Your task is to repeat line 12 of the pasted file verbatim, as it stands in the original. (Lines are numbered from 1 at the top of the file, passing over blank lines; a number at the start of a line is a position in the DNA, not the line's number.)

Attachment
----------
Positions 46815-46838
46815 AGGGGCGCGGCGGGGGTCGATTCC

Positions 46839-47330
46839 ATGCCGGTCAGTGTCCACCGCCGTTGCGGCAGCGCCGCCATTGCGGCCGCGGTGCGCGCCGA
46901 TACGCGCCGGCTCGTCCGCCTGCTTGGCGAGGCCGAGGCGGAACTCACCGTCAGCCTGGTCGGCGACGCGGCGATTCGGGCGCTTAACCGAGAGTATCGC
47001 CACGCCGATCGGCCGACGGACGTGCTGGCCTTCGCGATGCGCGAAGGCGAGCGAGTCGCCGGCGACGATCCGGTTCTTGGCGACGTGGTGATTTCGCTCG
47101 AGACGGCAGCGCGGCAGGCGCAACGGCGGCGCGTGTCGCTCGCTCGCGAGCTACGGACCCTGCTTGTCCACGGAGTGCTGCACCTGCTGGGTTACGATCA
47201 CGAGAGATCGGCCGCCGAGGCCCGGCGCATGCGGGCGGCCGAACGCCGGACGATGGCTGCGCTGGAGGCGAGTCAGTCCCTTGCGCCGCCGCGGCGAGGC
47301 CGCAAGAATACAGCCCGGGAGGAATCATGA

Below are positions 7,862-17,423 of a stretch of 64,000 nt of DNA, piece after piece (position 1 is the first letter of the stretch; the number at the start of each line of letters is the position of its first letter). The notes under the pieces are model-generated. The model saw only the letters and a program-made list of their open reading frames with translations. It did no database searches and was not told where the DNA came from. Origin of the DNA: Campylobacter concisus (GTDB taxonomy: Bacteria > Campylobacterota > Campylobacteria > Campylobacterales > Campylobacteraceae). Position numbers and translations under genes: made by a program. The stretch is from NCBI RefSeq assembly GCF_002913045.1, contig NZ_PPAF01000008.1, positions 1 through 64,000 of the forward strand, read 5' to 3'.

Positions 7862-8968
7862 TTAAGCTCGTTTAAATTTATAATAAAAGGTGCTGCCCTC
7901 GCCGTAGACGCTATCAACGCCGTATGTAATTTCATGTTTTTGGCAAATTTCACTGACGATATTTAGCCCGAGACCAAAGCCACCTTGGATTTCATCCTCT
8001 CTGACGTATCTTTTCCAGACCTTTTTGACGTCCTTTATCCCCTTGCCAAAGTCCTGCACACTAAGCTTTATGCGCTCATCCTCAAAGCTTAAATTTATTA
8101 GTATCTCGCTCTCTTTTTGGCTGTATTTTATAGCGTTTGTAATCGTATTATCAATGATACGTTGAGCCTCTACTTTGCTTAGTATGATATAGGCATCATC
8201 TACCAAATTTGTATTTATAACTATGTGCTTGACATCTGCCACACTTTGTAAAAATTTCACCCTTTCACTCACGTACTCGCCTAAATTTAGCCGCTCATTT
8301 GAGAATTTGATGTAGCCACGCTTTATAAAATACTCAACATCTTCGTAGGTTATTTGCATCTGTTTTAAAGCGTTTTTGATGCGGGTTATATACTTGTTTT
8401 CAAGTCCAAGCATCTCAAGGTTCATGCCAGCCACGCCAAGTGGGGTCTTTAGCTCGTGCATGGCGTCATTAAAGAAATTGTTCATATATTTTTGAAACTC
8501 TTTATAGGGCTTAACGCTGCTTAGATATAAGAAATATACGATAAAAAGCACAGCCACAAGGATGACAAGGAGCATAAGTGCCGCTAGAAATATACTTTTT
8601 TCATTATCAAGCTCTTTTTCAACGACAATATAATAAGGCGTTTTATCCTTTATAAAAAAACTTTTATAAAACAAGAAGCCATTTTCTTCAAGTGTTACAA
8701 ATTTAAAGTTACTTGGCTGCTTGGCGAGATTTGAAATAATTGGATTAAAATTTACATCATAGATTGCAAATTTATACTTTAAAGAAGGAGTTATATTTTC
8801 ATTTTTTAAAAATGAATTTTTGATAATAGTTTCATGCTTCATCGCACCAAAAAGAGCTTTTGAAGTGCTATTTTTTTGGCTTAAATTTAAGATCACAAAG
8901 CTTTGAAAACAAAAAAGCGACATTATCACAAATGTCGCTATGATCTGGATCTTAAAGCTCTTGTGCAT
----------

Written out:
7862 TTAAGCTCGTTTAAATTTATAATAAAAGGTGCTGCCCTC